This is under the Philippine Scientific Earth Observation Micro-Satellite (Phl-Microsat) program which aims to hasten the creation of the Philippine Space Agency to help sustain and enhance efforts in research and development in this area.
Rowena Cristina Guevara, executive director of DOST’s Philippine Council for Industry, Energy and Emerging Technology Research and Development (PCIEERD), said the country needs a space agency and space policy to compete regionally and globally.
“The importance of satellite communication was underlined during the aftermath of typhoon Yolanda when most forms of communications were knocked off,” she said.
The Phl-Microsat is being led by PCIEERD, involving the University of the Philippines, Hokkaido University and Tohoku University in Japan, with the backing of the Japanese government.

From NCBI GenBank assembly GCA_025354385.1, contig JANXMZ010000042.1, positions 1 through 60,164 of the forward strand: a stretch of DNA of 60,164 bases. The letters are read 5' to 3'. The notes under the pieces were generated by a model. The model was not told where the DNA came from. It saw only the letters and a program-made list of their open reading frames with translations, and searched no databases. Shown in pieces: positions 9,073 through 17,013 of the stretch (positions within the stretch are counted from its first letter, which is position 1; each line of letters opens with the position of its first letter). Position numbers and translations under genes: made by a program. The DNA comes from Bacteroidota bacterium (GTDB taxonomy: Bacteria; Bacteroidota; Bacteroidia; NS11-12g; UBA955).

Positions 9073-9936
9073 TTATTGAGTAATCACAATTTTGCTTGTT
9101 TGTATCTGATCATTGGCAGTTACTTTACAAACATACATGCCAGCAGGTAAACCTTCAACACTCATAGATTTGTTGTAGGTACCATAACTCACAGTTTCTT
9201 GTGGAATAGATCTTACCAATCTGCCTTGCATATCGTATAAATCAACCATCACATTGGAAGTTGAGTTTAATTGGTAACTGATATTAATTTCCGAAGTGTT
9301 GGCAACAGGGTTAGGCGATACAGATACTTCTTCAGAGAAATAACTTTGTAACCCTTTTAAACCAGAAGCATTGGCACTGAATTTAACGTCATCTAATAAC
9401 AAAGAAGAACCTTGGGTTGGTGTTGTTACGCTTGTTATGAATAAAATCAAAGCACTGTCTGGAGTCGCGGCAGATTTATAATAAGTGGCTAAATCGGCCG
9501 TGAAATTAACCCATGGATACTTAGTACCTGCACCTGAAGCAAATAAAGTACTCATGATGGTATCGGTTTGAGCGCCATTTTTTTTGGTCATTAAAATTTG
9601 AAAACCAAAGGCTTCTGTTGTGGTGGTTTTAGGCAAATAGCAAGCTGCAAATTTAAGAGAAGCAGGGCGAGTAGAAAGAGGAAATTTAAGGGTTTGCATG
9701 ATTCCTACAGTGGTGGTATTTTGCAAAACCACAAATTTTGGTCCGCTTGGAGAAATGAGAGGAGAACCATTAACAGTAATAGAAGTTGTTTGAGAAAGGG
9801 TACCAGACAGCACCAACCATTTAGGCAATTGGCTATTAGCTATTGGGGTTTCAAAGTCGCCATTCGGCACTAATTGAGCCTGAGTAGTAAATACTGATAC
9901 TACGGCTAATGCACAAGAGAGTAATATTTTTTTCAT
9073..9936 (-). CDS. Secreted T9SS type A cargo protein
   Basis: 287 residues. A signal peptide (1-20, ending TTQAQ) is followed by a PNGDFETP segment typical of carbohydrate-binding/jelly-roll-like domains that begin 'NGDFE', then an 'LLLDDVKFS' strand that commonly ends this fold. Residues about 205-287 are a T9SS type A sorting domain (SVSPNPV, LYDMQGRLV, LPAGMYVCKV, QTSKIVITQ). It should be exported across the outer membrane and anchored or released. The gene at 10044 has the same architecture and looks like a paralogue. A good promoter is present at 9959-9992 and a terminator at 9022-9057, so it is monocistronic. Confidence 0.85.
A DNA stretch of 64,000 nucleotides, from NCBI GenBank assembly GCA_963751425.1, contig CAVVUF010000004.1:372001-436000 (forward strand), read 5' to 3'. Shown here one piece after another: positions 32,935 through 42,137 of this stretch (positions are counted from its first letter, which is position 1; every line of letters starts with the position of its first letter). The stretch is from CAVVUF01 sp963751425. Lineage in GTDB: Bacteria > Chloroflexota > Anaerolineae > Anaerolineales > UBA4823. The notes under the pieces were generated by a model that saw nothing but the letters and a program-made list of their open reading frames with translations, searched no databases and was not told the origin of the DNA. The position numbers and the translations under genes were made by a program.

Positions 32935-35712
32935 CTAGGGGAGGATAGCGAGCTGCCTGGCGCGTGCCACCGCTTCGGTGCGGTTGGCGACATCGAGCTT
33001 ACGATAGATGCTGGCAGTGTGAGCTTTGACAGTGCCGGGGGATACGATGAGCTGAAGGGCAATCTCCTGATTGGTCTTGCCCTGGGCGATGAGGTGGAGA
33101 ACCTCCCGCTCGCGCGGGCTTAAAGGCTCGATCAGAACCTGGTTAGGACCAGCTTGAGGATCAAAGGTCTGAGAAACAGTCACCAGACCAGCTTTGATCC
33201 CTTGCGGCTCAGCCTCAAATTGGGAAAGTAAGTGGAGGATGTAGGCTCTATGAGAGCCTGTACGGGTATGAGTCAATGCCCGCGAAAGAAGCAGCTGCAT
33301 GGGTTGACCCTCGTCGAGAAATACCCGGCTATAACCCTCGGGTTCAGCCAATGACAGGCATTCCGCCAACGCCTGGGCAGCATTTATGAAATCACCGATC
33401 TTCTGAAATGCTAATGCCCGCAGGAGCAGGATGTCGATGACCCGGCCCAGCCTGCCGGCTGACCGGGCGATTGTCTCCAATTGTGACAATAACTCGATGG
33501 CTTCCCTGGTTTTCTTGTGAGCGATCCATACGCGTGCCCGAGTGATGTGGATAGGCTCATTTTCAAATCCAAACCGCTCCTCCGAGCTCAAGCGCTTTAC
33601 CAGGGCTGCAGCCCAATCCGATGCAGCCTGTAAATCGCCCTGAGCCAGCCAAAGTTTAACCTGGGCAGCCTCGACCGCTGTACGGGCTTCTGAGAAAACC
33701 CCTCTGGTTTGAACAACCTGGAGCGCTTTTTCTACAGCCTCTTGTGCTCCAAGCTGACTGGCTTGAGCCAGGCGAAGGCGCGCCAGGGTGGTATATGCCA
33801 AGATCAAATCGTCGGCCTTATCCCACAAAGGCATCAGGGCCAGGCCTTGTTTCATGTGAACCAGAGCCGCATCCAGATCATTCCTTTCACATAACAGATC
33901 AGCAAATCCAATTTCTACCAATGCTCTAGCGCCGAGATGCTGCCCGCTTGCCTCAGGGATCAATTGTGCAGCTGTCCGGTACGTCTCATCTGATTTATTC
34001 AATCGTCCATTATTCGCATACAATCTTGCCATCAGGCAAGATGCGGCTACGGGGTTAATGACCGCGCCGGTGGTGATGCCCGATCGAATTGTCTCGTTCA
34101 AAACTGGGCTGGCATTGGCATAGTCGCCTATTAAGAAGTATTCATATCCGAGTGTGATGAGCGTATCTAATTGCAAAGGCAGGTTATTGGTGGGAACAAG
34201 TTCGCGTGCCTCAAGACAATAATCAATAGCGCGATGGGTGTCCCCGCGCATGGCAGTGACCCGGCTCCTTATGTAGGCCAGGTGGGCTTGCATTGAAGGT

The three year (2015-2017) budget for the program has been pegged at P840-million, with the Philippines chipping in P324-million while Japan is taking care of P515.92-million.
The micro-satellites are slated to be launched with the help of the Japan Space Exploration Agency with a data receiving station to be put up in Subic at a former communications facility used by the United States.
The data station is codenamed the Philippine Earth Data Resource and Observation or “PEDRO”.
Meanwhile, DOST Secretary Mario Montejo said the government-owned microsatellite can be used to improve weather detection and forecasts, agricultural growth patterns, and monitor forest cover and the country’s territorial borders.
“We can develop a lot more uses for the microsatellite if we keep on improving its capability to expand its applications,” he said.
He said that DOST is launching not just one, but two-micro-satellites as the country’s ambitious plan of sending its own satellites into space formally rolls out. (JCM/LTP/PIA-Iloilo)